Private servers, WiFi camera monitors, remote management -- further proof that the iPad is an IT pro essential
Lenovo is taking orders for its first 4K monitor, the ThinkVision Pro2840m, but it's pricey at US$799.
Japanese researchers have developed a new type of lithium-ion conductor that could help prevent the kind of lithium-ion battery fires that grounded the Boeing 787 Dreamliner aircraft last year.
Get creative. No, more creative than that. Keep going.
Everything you need to know about Apple’s retail stores.
Two new development kits that require Arduino programming skills could make it easier for the do-it-yourself set to build electronics and wearable devices.
Nvidia's upcoming 64-bit Tegra K1 chip could wind up in microservers, which would lead the company into competition with ARM processor makers in that space.
For gamers and desktop users looking to shift to the new DDR4 memory as quickly as possible, the wait will end in the third quarter this year.
Intel is integrating its latest graphics capabilities found in Haswell PC chips into new Xeon chips, as the company looks to improve the quality of graphics on mobile devices.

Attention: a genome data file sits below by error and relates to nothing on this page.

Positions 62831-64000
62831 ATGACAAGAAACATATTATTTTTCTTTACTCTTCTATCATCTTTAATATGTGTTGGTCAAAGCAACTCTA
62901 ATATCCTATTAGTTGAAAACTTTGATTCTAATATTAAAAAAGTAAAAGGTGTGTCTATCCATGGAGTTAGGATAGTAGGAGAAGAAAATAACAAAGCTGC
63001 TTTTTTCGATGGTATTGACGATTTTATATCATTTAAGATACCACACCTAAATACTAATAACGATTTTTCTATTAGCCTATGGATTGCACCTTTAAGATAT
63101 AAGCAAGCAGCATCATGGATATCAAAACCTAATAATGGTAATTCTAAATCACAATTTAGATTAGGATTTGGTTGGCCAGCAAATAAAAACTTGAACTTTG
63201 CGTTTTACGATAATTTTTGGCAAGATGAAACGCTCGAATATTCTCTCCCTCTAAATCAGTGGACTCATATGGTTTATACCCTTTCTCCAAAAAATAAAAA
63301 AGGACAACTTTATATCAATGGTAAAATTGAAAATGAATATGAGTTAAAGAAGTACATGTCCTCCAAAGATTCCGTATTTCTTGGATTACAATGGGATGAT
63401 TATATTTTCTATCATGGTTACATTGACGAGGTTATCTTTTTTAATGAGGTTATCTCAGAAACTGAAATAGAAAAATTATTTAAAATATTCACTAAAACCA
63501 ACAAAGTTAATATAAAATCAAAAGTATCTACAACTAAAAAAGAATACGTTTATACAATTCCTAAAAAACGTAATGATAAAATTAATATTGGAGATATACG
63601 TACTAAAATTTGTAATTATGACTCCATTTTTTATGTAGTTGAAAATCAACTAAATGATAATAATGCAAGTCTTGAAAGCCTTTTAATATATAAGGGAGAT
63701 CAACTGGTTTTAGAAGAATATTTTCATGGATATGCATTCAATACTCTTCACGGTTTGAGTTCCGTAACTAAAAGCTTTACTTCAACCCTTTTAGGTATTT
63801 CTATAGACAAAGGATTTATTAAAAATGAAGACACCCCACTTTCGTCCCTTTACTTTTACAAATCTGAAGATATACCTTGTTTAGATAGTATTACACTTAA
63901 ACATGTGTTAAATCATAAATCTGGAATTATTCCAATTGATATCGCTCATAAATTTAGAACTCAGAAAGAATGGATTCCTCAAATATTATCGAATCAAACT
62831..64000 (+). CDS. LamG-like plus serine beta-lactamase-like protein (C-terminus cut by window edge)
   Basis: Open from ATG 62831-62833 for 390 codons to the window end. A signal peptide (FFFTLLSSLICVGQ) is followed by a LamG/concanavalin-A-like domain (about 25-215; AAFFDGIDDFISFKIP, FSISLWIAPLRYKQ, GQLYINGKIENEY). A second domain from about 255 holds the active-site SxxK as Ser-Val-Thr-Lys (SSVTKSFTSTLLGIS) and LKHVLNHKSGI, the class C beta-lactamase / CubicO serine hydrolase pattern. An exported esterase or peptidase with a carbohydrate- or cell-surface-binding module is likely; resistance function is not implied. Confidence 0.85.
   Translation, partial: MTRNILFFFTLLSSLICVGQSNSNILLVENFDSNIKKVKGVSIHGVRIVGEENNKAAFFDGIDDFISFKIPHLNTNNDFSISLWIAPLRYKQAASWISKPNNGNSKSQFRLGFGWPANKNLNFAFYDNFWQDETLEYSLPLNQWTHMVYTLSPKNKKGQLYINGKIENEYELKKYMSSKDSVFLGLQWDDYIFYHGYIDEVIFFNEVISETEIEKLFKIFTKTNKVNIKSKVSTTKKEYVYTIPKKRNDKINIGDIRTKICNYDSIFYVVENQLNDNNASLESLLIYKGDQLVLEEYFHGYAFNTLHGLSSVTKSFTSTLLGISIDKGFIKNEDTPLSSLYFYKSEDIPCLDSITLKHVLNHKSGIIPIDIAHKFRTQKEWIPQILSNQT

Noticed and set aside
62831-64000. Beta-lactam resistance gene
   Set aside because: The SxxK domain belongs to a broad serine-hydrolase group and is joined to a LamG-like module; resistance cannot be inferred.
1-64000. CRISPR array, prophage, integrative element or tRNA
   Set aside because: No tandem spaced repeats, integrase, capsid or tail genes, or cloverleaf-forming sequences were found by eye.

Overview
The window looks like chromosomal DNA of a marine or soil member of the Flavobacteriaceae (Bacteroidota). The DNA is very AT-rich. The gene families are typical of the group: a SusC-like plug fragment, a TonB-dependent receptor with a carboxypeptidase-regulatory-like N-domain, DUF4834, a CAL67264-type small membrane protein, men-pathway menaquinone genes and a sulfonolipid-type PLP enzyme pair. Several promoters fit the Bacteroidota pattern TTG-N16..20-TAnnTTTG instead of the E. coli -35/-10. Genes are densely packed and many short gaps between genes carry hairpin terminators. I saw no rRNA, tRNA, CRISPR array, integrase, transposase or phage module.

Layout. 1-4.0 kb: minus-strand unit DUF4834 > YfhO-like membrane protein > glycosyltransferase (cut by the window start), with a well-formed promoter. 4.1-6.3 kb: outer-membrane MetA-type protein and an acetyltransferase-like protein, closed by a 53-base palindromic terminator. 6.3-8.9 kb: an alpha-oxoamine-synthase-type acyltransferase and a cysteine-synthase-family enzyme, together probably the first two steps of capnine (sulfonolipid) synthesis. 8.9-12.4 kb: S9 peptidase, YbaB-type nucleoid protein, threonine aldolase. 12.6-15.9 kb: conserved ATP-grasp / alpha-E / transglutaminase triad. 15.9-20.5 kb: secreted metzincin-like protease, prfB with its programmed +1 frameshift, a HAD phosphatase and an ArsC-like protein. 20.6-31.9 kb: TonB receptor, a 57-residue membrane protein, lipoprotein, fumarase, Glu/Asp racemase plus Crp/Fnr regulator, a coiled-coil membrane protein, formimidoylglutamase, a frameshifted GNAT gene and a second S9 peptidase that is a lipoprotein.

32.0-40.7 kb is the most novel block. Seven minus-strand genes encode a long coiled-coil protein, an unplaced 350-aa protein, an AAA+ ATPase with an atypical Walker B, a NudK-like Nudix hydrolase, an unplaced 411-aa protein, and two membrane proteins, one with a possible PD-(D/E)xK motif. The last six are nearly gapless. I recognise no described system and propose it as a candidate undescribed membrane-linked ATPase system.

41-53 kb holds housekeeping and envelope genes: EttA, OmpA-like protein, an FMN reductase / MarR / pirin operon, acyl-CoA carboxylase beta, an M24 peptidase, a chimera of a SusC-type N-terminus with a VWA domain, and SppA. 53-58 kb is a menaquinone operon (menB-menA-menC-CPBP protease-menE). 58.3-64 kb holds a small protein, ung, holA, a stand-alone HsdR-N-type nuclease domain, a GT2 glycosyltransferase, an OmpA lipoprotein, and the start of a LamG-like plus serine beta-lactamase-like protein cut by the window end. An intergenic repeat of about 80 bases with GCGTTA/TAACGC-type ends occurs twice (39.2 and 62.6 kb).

Advanced Micro Devices is bridging the gap between the x86 and ARM chip architectures and is also bringing Android support to its chips next year through a new development effort called Project Skybridge.
Nvidia is bringing supercomputer-class performance to its US$192 Jetson TK1 computer, which is targeted at embedded devices but could be used as a Linux-based gaming PC.
Wearables could become the next big growth market for mobile devices, but they'll have to get more useful and less expensive first.
What do you get when you combine an Oculus Rift virtual reality headset, a Kinect motion tracking sensor, multiple computers and a video game from the 1980s? PaperDude VR, a project presented at the Computer Human Interaction conference in Toronto th...
Microsoft's research division has developed a keyboard that can interpret basic hand gestures, potentially bridging a gap between touch devices and more traditional input methods.
Advanced Micro Devices hopes its latest Mullins tablet processor will find acceptance after three failed predecessors and a handful of unsuccessful devices.
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GGG Evaluation Team
First impression on unpacking the Q702 test unit was the solid feel and clean, minimalist styling.
For work use, Microsoft Word and Excel programs pre-installed on the device are adequate for preparing short documents.
The Fujitsu LifeBook UH574 allowed for great mobility without being obnoxiously heavy or clunky. Its twelve hours of battery life did not disappoint.
The screen was particularly good. It is bright and visible from most angles, however heat is an issue, particularly around the Windows button on the front, and on the back where the battery housing is located.
My first impression after unboxing the Q702 is that it is a nice looking unit. Styling is somewhat minimalist but very effective. The tablet part, once detached, has a nice weight, and no buttons or switches are located in awkward or intrusive positions.